-Oh, thank you. But you know, it could really use some sprucing up. Why don’t I teach you some architecture techniques ,maybe spice up your literature style, you know, just like polish up a few things? -Uh, sure!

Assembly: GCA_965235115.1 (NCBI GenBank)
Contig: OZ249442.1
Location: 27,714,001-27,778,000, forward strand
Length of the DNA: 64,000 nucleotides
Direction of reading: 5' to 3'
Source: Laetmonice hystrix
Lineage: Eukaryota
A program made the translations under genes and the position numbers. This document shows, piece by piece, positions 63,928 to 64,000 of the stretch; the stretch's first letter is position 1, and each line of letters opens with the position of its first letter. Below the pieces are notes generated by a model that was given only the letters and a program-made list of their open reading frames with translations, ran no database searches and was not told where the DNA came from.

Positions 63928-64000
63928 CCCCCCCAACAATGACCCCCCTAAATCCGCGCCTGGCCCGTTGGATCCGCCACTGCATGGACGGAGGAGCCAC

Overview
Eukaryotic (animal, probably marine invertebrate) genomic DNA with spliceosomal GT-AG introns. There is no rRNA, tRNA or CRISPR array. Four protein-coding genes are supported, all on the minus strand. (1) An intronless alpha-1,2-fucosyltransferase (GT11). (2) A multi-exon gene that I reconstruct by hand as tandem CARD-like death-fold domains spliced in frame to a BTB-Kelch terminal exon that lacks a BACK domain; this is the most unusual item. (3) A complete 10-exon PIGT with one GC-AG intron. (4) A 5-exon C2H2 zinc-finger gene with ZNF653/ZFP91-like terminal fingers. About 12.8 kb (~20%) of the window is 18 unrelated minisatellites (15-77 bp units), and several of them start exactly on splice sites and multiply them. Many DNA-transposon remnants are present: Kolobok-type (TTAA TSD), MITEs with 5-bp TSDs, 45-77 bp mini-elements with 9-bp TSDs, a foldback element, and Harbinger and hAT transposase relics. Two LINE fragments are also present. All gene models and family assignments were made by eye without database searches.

-Dude, what are you doing talking to that stranger? Oh, and I’m gonna give you a name. And that’s kind of how it happened. Their traditional costumes are a little different, a little more colorful than their Serbian brothers and sisters. They also have their own folklore, national dances like the Oro dance, or “eagle” dance. Weddings are fun. Traditionally, couples will plant an olive tree together to symbolize unity. Like we explained in the Bosnian-Herzegovina episode, basically all of these countries more or less can understand each other. There might be some small subtle accents or word switches, but let’s not fool ourselves, they all pretty much get each other when they talk. It’s like: [Australian accent] Hi, I’m speaking Australian. [Southern accent] Hi, I’m speaking Alabama. Hello, I’m speaking Belize. [Irish accent] I hear bombs out the winnae, what ye be saying lads and lass? What the he — Now, the Montenegrin language can be written in both the Cyrillic and Latin alphabets. They have a few extra letters. However, I’ve been told that recently more people have been favoring the Latin one. Faith-wise, again, the nation is quite diverse so you get people from multiple denominations. But the most predominant one adhered to being Eastern Orthodox. At least three-quarters of the population claims to be a part of the church. And the second largest one being Islam at about 20% In addition, Montenegro is known for being the second tallest country on earth, after the Netherlands, which has, like, really helped them in men’s water polo and women’s handball championships. They do *really* well in these sports. Anyway, we’ve been rambling on and on. History time! In the quickest way I can put it: …Roman Empire collapses, blah blah blah, we’ve told you about this story a million times. Ancient Slavs come in around the 6th century, …it didn’t really work out, …they switched their name to Zeta, Venetians come in and influence things for like three centuries, …Russians come in and help with the fight against the Ottomans, …things got really messy, They joined the Kingdom of Serbs, Croats, and Slovenes, later called Yugoslavia, World War II, now they’re part of the Socialist Federal Republic of Yugoslavia, civil war in the ’90s, Yugoslavia breaks up, all that’s left is Montenegro and Serbia, they finally gained full independence from Serbia in 2006, and here we are today. I asked you guys, the Montenegrin geograpeeps, for a list of some notable people from Montenegro. Again, I was told it can be kind of hard because the whole Serb-Montenegrin identity thing we talked about, but that people might include: historical figure… …these football players, these NBA stars, these painters, this musician guy. …this comedy group, and finally, Ah, so many creative people. I mean, when you have all that time to chill and think, you know, no surprise. Now, let’s just finish up this episode with the last segment. I want to take a nap. [♪♪] Montenegro is seriously like the most relaxed and chill former Yugoslav country. They don’t really start any drama and all their neighbors, let alone visitors from all over the world, love to come and enjoy the tranquil forests and beaches. It’s just how it is. First of all, the EU has been getting more and more close over the years and currently Montenegro is a candidate to join, with lots of outside support, especially Italy who has helped and influenced them greatly in the past. Russia is also very close. Montenegrins will never forget the rule they played in assisting and protecting them from the Ottoman Empire. Nonetheless, they must have slept in and forgot the memo that joining NATO was totally something Russia would feel a little antsy about. Their inner circle, of course, would be the former Yugoslav states like Bosnia and Herzegovina, and Croatia, to some extent maybe even Slovenia. These countries are some of their biggest trading partners and many Montenegrins have family in each nation. When it comes to their best friends, however, most Montenegrins will probably say Serbia. Despite the desire to clearly distinguish themselves apart, they are essentially blood brothers. “Two eyes in one head.” Not only is business crucial between them, as Serbia likes to use Montenegro’s ports as access to the Mediterranean, but many Montenegrins go to school in Serbia, marry Serbians, and have families with them. In conclusion, hey, if your country went through over a thousand years of wars, dynasties, battles, political turmoil, chances are you’d probably want to take a nap, too, okay? You deserve every last bit of that lazy stereotype, Montenegro. Go ahead. Knock yourself out. Stay tuned. Morocco is coming up next! [♪♪]